EDINA, Minn. – Edina School Board Member David Goldstein is running for a second term this year and his campaign plans on addressing climate change politics at the very local level.
“I think from a national policy perspective our government has made a decision that this is an issue best handled at grass root levels,” Goldstein told Alpha News.
Climate change is one of the five issues prominently highlighted on Goldstein’s website. The other four are stewardship; money; diversity and inclusion; and teachers and families.
“Climate change is the most significant problem facing our children. It is going to impact their economic opportunities, health, and overall quality of life,” reads the section on climate change. “The Edina school district needs to decrease its carbon footprint, recognize and address the feelings of sadness and helplessness that many of our students are feeling, and prepare and empower our students to make positive contributions.”
According to Goldstein, students in the district have demonstrated a deep concern for the planet they are going to inherit. Goldstein compared their passion, activism, and fears as similar to his childhood growing up fearing nuclear holocaust and running bomb drills in school.
“I think that working together for positive change makes students feel empowered and hopeful,” Goldstein said. “But I think students who understand what’s at risk in terms of reduction to our quality of life and public health risks are very concerned about what kind of world they’ll grow up in.”
When asked if there were other policy issues the school district should specifically seek to engage students on, Goldstein did not name any. However he did say students should be freely able to engage on any range of topics.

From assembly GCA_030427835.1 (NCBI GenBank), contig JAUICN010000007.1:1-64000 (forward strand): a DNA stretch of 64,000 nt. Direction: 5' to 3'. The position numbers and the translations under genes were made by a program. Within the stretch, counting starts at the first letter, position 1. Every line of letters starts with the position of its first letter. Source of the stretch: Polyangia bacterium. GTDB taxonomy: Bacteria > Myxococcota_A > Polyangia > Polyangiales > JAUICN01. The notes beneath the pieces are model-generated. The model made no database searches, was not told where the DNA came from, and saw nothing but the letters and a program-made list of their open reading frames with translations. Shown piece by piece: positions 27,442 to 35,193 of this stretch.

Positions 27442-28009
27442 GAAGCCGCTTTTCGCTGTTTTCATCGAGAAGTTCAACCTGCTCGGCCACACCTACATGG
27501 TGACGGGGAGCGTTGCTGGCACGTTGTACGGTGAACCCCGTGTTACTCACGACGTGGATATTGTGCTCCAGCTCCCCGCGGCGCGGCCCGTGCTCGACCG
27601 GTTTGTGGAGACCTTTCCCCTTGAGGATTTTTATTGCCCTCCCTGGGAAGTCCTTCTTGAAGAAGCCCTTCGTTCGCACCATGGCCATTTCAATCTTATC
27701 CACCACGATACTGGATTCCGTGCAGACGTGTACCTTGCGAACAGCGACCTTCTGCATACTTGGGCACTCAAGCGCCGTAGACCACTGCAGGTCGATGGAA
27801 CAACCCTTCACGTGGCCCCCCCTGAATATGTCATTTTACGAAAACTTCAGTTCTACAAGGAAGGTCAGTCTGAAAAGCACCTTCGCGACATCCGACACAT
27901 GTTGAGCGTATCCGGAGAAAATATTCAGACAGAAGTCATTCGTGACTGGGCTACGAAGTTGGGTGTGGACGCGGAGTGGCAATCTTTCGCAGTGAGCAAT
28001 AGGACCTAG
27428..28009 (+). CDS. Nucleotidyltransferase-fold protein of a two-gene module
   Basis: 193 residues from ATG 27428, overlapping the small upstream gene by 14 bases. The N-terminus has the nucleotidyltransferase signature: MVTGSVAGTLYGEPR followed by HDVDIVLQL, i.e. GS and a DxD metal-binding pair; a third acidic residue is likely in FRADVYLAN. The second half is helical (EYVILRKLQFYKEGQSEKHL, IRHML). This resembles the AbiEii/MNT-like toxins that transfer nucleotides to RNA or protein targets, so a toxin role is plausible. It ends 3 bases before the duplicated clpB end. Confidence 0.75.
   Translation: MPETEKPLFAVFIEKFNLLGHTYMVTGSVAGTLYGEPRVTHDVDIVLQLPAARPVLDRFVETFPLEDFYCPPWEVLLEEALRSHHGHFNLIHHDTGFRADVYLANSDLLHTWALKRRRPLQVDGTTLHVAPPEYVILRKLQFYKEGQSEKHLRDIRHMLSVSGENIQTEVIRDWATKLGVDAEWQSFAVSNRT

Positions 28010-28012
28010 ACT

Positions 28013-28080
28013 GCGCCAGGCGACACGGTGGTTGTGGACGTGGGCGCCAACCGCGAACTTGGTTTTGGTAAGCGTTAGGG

“I’m fully supportive of students having opportunities to express themselves and learn how to discuss conflicting viewpoints on important issues,” Goldstein said.
Goldstein has a number of ideas on how to reduce the school’s footprint. Currently, the district is in the midst of a renovation projects encompassing most of the district’s buildings which have included efforts to increase efficiency. This includes upgrades to building heating systems, and installation of LED lights among other changes.
“We’ve recently built a new bus garage,” Goldstein said. “In the longer run I would love to see solar panels on the site and start transitioning to some electric power busses.”
Some school districts in California currently have electric buses, which is where Goldstein said he got the idea from. He concedes that a move to electric buses comes with a number of challenges, and is a long ways off.
“Optimistically I think it’s at least four or five years away,” Goldstein said. “The district owns its own buses, we retire some and buy some new ones each year. The opportunity to bring them in is there, the problem is there’s no real supplier of those buses.”
The California school districts using electric buses have effectively built them themselves, using premade kits in order to create their own, according to Goldstein.
In 2014, the United States totaled 6.87 billion metric tons of greenhouse gas emissions, about 15 percent of global emissions. Minnesota accounted for 168.4 million tons of that, roughly 2.5 percent of U.S. totals. The entire state of Minnesota therefore accounts for three-eighths of a percent of global emissions.